Not So Fast: Cornish Cross

This is an image from Wikipedia showing a "beaked" cornish cross chicken. This is an industrial practice and we DO NOT practice this at Moxie Ridge!

This is an image from Wikipedia showing a "beaked" cornish cross chicken. This is an industrial practice and we DO NOT practice this at Moxie Ridge!

So... an unexpected update on chickens.

Not long after I wrote the previous post on Freedom Rangers and why I'm not doing Cornish Cross, I found out that the previous farm had ordered 200 cornish Cross pastured chickens that had been delayed in delivery. Well, they were delivered last week and I will be raising them alongside my first batch of Freedom Rangers. I'd rather not, but when the post office calls and tells you there's 200 live chicks waiting there... it is what it is.

It's interesting to see them so far. We'll see how the behavior changes as time goes by but they seem to be much more hyper and skittish as chicks than the Rangers. The Rangers are learning who I am, are really active and seem to be growing quite nicely. I'm interested to see any differences in behavior.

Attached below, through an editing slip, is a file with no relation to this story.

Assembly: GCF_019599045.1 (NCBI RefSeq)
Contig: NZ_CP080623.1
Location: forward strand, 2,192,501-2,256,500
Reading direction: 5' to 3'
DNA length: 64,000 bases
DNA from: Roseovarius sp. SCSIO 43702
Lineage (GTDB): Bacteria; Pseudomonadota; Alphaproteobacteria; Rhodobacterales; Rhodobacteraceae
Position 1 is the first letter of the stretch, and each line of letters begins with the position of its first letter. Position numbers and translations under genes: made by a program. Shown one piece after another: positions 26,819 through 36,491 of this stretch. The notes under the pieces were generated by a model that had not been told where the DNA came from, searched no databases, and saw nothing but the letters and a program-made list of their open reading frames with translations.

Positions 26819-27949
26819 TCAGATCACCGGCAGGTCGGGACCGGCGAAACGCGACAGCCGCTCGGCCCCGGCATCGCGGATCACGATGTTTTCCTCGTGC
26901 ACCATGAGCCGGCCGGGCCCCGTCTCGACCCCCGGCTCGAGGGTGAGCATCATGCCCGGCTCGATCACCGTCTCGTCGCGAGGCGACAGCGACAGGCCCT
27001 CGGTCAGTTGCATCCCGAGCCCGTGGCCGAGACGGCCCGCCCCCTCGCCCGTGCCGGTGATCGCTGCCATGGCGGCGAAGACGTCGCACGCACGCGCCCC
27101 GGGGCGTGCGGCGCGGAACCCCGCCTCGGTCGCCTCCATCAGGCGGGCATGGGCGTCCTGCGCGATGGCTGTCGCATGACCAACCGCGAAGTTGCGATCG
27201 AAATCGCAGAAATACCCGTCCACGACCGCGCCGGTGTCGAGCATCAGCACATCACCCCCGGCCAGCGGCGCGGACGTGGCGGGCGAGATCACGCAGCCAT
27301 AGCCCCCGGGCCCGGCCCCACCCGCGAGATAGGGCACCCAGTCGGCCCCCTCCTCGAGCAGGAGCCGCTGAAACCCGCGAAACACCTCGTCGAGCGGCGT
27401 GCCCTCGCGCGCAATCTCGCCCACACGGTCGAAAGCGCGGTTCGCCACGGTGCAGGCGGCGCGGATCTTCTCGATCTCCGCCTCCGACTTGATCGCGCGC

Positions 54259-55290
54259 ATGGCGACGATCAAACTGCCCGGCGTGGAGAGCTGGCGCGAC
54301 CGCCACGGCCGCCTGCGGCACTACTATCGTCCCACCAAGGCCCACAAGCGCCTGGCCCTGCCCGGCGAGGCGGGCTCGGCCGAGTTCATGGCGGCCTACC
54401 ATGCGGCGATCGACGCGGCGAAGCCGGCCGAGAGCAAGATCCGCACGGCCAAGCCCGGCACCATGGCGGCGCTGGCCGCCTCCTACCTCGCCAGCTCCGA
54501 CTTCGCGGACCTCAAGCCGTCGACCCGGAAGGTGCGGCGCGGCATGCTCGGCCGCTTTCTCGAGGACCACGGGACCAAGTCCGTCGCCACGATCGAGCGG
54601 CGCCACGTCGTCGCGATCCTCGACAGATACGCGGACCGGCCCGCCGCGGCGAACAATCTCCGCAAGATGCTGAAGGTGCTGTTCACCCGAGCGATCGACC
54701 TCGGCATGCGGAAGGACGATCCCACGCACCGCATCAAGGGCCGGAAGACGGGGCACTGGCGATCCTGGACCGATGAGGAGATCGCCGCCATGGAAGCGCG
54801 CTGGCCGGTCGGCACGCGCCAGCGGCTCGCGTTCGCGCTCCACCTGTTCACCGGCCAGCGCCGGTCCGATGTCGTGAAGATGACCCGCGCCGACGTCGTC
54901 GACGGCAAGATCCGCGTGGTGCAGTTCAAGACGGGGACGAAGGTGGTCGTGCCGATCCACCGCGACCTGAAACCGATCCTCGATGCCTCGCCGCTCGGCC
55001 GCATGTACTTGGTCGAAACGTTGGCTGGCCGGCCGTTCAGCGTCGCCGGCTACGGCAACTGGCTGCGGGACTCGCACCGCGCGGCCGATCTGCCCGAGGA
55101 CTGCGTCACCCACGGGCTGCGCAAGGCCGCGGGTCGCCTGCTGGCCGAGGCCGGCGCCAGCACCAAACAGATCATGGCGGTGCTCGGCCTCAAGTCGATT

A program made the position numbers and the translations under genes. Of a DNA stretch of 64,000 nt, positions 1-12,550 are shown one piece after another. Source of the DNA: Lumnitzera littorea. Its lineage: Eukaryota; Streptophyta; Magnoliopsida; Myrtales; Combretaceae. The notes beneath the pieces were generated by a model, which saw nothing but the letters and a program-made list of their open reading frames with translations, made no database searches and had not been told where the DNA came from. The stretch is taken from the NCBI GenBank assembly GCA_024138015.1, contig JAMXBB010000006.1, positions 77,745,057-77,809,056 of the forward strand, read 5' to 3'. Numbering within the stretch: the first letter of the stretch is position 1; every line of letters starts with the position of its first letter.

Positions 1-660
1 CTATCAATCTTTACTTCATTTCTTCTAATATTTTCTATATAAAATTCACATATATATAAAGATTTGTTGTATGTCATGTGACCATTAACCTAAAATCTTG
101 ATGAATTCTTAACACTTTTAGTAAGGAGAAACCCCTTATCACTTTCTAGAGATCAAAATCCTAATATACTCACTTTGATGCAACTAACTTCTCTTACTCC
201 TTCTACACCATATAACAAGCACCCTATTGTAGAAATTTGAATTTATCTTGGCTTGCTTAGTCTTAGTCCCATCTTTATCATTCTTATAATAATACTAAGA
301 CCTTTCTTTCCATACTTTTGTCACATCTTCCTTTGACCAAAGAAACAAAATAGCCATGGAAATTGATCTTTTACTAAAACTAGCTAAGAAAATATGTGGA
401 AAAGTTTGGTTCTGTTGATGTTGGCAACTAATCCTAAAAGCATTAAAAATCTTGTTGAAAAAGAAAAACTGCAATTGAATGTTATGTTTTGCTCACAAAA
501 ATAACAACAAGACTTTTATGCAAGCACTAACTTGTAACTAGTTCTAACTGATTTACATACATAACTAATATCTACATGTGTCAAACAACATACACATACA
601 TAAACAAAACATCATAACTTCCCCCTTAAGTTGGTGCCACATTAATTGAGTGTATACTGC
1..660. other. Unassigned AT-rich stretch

The Cornish crossbreed is pretty much designed to not live past eight to ten weeks, and the people that I've talked to and have read about who raise them are pretty clear on the chickens reaching the end of their life by their processing date. (Processing is the farmer word for going to the butcher.) If you come to Moxie Ridge this summer sometime before June you'll be able to see both sets of chickens at comparable ages there only one week apart and you can observe the different behavior and potential health differences as they grow.

I am not planning on ordering anymore Cornish Cross for personal reasons, but I'll do right by this batch. They will be raised on pasture in the same manner as my Rangers.